Interestingly, he is the only one to view the use of the LLC structure as a positive and genuinely innovative development. The choice of an LLC, he believes, ‘makes the blend of profit and not-for-profit real and not just a subsector of philanthropy like it has been till now’.
In South Africa, too, the news has received some coverage in the local media, ‘but not overwhelmingly so’, says philanthropy consultant Halima Mahomed. One reason is that, shortly after the announcement, ‘a local high net worth individual, Allan Gray, made a very significant philanthropic contribution, and that has taken over the philanthropy news.’
Such notice as has been taken of it falls generally in line with reaction elsewhere. Praise mixed with scepticism: ‘citing lack of accountability; whether this was indeed a charitable effort, questions on the LLC structure, etc.’
India – drowned out by ‘Free Basics’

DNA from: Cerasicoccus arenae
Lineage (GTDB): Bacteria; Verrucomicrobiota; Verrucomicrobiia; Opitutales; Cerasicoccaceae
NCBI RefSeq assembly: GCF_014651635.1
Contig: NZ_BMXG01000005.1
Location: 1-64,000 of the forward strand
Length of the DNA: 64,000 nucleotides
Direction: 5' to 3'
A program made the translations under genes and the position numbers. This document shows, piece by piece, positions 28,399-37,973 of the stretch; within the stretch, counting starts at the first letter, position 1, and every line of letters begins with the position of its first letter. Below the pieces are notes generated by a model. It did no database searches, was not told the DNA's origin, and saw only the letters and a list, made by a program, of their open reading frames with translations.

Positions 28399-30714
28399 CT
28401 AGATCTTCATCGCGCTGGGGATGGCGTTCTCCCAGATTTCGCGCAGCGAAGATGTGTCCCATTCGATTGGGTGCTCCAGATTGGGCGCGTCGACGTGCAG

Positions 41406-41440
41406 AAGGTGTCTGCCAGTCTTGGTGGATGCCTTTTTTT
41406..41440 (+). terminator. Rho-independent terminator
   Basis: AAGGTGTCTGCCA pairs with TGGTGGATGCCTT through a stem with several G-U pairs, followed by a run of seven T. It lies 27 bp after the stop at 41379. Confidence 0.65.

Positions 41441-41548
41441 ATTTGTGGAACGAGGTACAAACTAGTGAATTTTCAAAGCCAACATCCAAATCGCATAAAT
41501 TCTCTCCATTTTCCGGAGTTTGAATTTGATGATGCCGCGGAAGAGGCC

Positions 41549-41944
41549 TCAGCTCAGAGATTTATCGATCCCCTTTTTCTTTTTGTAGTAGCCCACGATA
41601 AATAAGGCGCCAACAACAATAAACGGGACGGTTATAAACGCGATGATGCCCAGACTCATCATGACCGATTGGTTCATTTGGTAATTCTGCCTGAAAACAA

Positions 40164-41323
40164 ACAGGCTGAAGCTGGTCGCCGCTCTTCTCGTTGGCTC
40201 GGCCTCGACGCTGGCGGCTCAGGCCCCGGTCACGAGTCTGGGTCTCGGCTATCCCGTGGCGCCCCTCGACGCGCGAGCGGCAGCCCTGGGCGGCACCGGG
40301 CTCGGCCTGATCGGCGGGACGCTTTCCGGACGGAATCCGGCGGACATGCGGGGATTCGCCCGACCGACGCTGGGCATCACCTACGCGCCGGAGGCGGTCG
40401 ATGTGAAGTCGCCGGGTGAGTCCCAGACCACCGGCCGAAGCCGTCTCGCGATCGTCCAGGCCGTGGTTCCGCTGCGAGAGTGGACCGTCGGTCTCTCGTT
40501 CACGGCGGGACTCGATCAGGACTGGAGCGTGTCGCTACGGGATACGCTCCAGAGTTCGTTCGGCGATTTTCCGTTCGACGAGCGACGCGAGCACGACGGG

The news has been upstaged in India, too, largely because of an ongoing controversy involving Facebook. The announcement itself, says Ingrid Srinath of Hivos India Advisory Services, ‘received very wide coverage, mostly positive. The philanthropy community, in particular, was almost entirely laudatory.’
So far, so good, but the news ‘ran quickly up against the severe criticism of Facebook’s new Free Basics, a programme which gives access to selected sites in addition to the social network’s own app. The US company runs the programme with local telecoms operators covering the cost of data charges. Though it runs in 37 countries, Free Basics has encountered trouble in India, where regulators suspended it temporarily in December pending a review of internet pricing rules. Facebook responded with what Srinath calls a ‘high decibel’ publicity campaign, taking out full-page ads in newspapers featuring an article by Zuckerberg in which he described Free Basics as the online equivalent of free public libraries and health clinics. ‘Who could possibly be against this?’ he wrote